[ eg ]
/ ɛg /


verb (used with object)

to prepare (food) by dipping in beaten egg.

Nearby words

  1. eger,
  2. egeria,
  3. egest,
  4. egesta,
  5. egestion,
  6. egg albumin,
  7. egg and dart,
  8. egg and spoon race,
  9. egg apparatus,
  10. egg case


Origin of egg

before 900; Middle English < Old Norse; replacing Middle English ey, Old English ǣg, German Ei egg; akin to Latin ōvum, Greek ōión egg

Related formsegg·less, adjectiveegg·y, adjective

Pronunciation note

Egg, like beg, leg, and other words where “short e” precedes a “hard g” sound, is pronounced with the vowel [e] /ɛ/ of bet and let, except in parts of New England and the South Midland and southern U.S., where these words are frequently said with [-eyg] /-eɪg/, to rhyme with vague and plague, especially in the speech of the less educated. This raising of [e] /ɛ/ to a higher vowel [ey] /eɪ/, articulated with the upper surface of the tongue closer to the palate, also occurs before [zh] /ʒ/, as in measure, pleasure, and treasure. Unabridged Based on the Random House Unabridged Dictionary, © Random House, Inc. 2019

British Dictionary definitions for walk on eggs


/ (ɛɡ) /


verb (tr)

to dip (food) in beaten egg before cooking
US informal to throw eggs at

Word Origin for egg

C14: from Old Norse egg; related to Old English ǣg, Old High German ei


/ (ɛɡ) /


(tr usually foll by on) to urge or incite, esp to daring or foolish acts

Word Origin for egg

Old English eggian, from Old Norse eggja to urge; related to Old English ecg edge, Middle Low German eggen to harrow

Collins English Dictionary - Complete & Unabridged 2012 Digital Edition © William Collins Sons & Co. Ltd. 1979, 1986 © HarperCollins Publishers 1998, 2000, 2003, 2005, 2006, 2007, 2009, 2012

Word Origin and History for walk on eggs
Online Etymology Dictionary, © 2010 Douglas Harper

Medicine definitions for walk on eggs


[ ĕg ]


The female sexual cell or gamete; an ovum.

The American Heritage® Stedman's Medical Dictionary Copyright © 2002, 2001, 1995 by Houghton Mifflin Company. Published by Houghton Mifflin Company.

Science definitions for walk on eggs


[ ĕg ]

The larger, usually nonmotile female reproductive cell of most organisms that reproduce sexually. Eggs are haploid (they have half the number of chromosomes as the other cells in the organism's body). During fertilization, the nucleus of an egg cell fuses with the nucleus of a sperm cell (the male reproductive cell) to form a new diploid organism. In animals, eggs are spherical, covered by a membrane, and usually produced by the ovaries. In some simple aquatic animals, eggs are fertilized and develop outside the body. In some terrestrial animals, such as insects, reptiles and birds, eggs are fertilized inside the body but are incubated outside the body, protected by durable, waterproof membranes (shells) until the young hatch. In mammals, eggs produced in the ovaries are fertilized inside the body and (except in the cases of monotremes) develop in the reproductive tract until birth. The human female fetus possesses all of the eggs that she will ever have; every month after the onset of puberty, one of these eggs matures and is released from the ovary into the fallopian tube, where it is either fertilized or discarded during menstruation. In many plants (such as the bryophytes, ferns, and gymnosperms) eggs are produced by flasked-shaped structures known as archegonia. In gymnosperms and angiosperms, eggs are enclosed within ovules. In angiosperms, the ovules are enclosed within ovaries. See also oogenesis.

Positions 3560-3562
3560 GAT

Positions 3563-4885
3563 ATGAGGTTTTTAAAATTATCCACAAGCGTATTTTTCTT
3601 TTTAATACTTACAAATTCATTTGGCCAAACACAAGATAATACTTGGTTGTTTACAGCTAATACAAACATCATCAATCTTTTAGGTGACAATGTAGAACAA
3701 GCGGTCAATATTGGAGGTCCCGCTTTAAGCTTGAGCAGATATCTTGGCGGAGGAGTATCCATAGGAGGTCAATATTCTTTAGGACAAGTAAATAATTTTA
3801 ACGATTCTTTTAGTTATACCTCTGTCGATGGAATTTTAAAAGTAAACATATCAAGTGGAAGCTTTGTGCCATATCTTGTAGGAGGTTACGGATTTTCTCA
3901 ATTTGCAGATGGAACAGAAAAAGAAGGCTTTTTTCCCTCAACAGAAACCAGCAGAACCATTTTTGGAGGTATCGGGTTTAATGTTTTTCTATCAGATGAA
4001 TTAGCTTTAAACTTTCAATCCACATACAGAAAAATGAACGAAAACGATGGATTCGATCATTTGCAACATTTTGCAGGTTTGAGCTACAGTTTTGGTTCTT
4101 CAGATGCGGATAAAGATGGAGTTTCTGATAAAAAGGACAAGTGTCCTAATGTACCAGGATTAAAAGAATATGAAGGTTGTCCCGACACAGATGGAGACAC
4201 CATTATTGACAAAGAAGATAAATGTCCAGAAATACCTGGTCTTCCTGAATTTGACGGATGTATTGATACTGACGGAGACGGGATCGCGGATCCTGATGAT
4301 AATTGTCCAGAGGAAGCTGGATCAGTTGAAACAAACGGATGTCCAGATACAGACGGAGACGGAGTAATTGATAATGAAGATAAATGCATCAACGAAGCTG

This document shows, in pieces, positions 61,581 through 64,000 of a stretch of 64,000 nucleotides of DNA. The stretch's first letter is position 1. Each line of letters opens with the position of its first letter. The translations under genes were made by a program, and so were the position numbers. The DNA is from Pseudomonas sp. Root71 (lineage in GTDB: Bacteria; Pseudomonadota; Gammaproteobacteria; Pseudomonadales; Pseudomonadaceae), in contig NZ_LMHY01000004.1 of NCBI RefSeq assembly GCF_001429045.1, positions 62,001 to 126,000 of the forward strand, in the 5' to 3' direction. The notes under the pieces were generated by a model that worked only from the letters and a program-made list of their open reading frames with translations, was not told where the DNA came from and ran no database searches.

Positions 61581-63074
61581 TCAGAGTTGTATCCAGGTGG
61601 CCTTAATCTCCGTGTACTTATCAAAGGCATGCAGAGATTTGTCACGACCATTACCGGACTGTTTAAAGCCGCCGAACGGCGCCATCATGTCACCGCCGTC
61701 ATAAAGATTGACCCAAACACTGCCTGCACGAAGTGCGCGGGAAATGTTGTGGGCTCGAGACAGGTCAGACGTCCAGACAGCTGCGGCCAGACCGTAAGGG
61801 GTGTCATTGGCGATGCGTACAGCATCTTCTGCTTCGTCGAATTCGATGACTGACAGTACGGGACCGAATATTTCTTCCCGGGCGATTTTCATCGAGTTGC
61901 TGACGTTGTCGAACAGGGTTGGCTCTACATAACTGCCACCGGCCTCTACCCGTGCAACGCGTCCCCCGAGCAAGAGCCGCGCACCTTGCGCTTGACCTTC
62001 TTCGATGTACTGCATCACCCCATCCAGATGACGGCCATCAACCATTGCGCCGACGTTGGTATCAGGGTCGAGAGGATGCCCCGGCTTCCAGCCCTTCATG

In many animals, a structure consisting of this reproductive cell together with nutrients and often a protective covering. The embryo develops within this structure if the reproductive cell is fertilized. The egg is often laid outside the body, but the female of ovoviviparous species may keep it inside the body until after hatching.
The American Heritage® Science Dictionary Copyright © 2011. Published by Houghton Mifflin Harcourt Publishing Company. All rights reserved.

Culture definitions for walk on eggs


A female gamete.

The New Dictionary of Cultural Literacy, Third Edition Copyright © 2005 by Houghton Mifflin Harcourt Publishing Company. Published by Houghton Mifflin Harcourt Publishing Company. All rights reserved.

Idioms and Phrases with walk on eggs

walk on eggs

Proceed very cautiously, as in I knew I was walking on eggs when I asked about the department's involvement in the lawsuit. This metaphoric idiom transfers walking on fragile eggs to discussing or investigating a dangerous subject. [First half of 1700s]


In addition to the idioms beginning with egg

  • egg in your beer
  • egg on
  • egg on one's face, have

also see:

  • bad egg
  • good egg
  • goose egg
  • kill the goose that lays the golden eggs
  • lay an egg
  • put all one's eggs in one basket
  • walk on eggs
The American Heritage® Idioms Dictionary Copyright © 2002, 2001, 1995 by Houghton Mifflin Harcourt Publishing Company. Published by Houghton Mifflin Harcourt Publishing Company.